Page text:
Drumroll please…..my tumor continues to shrink!!!  I was able to quickly talk to Dr.Liau the other day as she was walking out the door for surgery.  She said the part that is getting smaller is shrinking away from critical areas, which is great news!  My tumor that is left is around areas of the brain stem, which controls most vital functions in the body.  Because it’s shrinking away, she said that if/when there is more growth, that another surgery is an option and she might be able to get more of that tumor out.  The idea of surgery #5 is just overwhelming at this point, but probably because the numerous complications of #4 are still just a bit too fresh for all of us.  She also said, though, that she’ll never be able to get all of my tumor out.  There is more tumor, not attached to this main tumor, that is into brain that she just can’t touch.

She was really surprised to find out that I haven’t been doing any treatment since radiation.  They made it so clear before and after surgery that radiation was only going to possibly slow or stunt the growth of this tumor, but not shrink it.  NOT SHRINK IT!  I’m pretty sure I asked her that question and threw her answer back at her at least ten times as my reasoning for not wanting to pull out the radiation card, yet, when they wanted me to do it back in 2008.  Why would I do it if it won’t get rid of it?  Radiation is one of the only etiologies that has been linked to these brain tumors.  At this point, she thinks it’s best to watch and wait, getting a scan every 6-8 weeks.  Dr. Cloughesy, my neuro-oncologist at UCLA wants me to be on a chemo called BCNU, not being comfortable with me having a high grade brain tumor hanging out in my noggin’ that can explode at any time not being on treatment.  I think I’m doped up enough on seizure drugs and will save the chemo for ‘as needed’.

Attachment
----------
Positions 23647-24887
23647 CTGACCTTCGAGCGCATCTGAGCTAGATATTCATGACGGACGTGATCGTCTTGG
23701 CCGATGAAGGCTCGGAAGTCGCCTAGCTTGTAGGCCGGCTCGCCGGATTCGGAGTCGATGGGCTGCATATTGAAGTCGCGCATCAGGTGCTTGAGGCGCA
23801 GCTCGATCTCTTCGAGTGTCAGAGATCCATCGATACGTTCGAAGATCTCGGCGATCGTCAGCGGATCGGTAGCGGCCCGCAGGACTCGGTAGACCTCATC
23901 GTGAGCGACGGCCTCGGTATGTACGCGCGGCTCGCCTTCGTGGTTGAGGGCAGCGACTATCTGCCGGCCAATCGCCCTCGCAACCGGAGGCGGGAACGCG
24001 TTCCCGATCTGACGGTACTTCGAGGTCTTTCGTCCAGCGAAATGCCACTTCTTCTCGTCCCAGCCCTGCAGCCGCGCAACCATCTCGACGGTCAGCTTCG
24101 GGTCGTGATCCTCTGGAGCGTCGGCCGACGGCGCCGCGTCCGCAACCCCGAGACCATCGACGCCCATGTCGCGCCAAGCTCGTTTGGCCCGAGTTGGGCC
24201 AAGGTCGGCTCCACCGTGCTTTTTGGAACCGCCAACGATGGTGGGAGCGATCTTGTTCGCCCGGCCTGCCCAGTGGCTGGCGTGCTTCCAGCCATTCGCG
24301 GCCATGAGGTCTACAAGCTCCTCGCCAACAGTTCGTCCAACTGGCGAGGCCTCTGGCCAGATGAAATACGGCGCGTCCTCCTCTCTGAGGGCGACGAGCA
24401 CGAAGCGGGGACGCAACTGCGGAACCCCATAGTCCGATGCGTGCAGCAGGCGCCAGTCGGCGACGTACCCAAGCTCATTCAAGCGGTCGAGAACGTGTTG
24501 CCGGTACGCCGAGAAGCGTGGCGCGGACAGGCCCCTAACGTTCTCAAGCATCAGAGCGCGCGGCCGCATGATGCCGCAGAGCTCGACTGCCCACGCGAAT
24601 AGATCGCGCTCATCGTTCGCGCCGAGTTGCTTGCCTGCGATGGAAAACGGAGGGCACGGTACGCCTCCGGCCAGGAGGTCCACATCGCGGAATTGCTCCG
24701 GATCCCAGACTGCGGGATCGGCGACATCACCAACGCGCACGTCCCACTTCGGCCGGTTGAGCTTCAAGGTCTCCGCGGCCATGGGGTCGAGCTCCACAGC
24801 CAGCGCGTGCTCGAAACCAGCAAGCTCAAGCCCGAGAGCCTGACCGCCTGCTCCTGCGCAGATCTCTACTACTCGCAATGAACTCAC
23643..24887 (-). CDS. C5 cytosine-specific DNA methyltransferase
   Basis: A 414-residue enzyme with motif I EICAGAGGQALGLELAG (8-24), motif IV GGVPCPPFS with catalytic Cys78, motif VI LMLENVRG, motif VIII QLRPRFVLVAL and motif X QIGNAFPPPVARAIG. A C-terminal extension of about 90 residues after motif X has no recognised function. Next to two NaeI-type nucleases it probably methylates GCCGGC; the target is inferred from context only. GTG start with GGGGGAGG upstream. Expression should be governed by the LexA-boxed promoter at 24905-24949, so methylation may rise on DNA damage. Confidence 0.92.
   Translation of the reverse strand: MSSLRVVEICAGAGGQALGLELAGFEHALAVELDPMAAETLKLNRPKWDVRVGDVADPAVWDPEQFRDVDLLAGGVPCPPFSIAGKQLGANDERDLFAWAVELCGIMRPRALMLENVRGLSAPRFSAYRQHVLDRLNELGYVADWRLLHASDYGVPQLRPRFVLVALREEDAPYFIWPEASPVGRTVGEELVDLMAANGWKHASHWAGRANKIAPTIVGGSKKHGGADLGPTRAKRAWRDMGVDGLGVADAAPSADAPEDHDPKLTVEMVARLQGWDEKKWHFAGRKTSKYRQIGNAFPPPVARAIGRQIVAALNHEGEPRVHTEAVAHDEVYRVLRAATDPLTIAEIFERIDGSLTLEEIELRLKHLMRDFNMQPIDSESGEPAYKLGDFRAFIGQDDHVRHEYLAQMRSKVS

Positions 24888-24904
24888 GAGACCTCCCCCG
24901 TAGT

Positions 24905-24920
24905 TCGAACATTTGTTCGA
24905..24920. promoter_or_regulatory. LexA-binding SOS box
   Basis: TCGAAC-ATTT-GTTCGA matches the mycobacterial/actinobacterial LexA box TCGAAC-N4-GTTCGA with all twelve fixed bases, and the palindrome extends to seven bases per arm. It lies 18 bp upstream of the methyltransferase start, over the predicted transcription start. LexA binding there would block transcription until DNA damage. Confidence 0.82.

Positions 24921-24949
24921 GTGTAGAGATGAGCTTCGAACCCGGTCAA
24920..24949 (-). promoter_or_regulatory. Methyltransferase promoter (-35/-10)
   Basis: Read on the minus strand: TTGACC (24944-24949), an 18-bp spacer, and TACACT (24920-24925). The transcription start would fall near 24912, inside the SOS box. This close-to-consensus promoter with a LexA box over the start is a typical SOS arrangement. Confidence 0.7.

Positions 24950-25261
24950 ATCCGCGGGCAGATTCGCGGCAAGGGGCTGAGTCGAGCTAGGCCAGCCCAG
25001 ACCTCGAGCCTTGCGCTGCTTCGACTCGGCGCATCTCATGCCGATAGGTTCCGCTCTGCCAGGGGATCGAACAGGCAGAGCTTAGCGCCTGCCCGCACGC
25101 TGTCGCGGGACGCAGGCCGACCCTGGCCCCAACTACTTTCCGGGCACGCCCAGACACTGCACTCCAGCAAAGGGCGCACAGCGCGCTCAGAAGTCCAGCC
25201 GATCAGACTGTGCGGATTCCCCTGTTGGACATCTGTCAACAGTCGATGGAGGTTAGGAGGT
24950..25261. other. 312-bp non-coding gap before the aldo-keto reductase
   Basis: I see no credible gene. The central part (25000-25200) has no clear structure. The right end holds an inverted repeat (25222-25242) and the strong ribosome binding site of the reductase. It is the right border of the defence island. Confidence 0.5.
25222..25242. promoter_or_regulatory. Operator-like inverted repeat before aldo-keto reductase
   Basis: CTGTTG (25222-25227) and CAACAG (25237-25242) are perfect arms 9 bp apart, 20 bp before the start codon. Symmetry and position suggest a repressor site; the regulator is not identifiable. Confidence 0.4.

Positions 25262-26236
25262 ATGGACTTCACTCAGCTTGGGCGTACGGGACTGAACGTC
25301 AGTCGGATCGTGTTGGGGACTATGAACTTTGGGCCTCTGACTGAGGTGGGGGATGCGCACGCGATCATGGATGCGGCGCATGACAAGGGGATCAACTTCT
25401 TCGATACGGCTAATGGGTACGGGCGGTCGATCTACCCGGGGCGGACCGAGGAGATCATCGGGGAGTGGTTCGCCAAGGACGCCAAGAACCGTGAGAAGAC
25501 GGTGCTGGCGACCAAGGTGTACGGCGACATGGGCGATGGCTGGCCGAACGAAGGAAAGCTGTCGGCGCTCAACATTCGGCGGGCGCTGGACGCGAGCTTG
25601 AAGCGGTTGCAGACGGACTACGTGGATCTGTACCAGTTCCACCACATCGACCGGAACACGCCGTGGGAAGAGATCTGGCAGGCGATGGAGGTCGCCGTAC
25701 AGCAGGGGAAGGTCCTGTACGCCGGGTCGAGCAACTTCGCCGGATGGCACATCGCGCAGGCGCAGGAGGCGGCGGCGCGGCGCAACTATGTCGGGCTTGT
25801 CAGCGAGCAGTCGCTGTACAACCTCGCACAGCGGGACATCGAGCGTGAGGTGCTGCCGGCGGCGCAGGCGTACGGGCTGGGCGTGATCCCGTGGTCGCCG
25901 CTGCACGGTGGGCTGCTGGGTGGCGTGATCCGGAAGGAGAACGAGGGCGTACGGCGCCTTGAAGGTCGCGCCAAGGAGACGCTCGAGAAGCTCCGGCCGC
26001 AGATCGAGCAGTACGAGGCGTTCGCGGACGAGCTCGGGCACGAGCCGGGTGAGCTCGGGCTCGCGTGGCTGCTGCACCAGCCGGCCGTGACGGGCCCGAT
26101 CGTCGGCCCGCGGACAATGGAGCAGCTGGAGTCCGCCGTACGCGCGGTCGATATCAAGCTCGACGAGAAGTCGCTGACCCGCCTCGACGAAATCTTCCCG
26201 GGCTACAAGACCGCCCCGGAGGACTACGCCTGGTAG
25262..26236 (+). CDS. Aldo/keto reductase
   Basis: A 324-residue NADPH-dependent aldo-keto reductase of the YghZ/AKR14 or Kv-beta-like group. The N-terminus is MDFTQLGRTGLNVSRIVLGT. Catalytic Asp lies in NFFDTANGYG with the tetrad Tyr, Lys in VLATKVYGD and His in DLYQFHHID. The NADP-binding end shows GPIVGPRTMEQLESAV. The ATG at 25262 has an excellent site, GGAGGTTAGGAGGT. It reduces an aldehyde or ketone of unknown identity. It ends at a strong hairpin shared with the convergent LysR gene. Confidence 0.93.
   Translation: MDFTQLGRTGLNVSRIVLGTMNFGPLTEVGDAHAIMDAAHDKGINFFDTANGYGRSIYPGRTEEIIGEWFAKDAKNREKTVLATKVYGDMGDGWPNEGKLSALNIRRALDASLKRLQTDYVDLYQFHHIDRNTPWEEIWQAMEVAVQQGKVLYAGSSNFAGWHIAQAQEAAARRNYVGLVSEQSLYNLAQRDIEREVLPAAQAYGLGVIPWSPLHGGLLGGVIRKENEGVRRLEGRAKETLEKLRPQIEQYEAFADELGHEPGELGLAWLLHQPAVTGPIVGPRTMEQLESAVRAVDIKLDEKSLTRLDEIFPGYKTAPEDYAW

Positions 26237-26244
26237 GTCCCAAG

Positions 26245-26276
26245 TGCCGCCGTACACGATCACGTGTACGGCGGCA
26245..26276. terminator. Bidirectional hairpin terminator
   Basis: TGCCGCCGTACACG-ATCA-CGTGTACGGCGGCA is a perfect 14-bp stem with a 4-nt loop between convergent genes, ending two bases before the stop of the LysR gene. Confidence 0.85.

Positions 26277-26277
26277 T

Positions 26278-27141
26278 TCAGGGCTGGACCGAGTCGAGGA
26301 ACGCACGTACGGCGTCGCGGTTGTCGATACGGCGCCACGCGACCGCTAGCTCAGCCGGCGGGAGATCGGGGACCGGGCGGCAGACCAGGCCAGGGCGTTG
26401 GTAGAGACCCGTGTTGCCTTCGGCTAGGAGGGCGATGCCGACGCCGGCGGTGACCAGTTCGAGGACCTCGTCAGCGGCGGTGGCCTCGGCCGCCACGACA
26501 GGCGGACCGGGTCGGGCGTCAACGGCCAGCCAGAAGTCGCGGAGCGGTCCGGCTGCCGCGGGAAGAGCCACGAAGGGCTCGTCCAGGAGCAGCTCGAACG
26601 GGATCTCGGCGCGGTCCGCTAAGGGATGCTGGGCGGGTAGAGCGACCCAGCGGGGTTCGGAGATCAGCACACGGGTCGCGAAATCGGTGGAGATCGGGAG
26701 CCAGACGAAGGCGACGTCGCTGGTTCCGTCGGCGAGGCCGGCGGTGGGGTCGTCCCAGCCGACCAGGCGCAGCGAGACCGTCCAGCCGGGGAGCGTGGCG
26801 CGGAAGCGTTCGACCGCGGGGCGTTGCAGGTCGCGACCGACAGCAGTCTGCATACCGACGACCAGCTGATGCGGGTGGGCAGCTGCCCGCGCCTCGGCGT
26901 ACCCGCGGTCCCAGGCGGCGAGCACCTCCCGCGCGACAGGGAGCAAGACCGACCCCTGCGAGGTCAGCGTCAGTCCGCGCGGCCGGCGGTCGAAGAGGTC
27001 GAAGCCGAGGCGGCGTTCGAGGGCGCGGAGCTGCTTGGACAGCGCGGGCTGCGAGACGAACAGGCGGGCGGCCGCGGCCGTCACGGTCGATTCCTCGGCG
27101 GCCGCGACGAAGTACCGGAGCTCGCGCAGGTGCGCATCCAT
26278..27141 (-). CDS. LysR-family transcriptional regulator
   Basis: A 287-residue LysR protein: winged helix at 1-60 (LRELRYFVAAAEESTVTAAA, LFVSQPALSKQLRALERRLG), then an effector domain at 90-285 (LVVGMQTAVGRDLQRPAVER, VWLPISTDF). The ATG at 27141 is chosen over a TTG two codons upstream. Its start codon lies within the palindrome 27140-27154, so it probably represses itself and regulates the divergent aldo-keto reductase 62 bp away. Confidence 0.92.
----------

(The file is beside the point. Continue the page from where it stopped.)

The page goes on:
So, what have I been doing?  I have an entire army of people bathing me in prayer on a daily basis!  Really.  This is so clearly God’s hand controlling everything.  It’s medically not in their realm.  They never see cases like this, they say!  I have been hearing this out of their mouths for years, now.

How can this not be God’s hand?

I think so, too.

So blessed.

 

 

More Fingerprints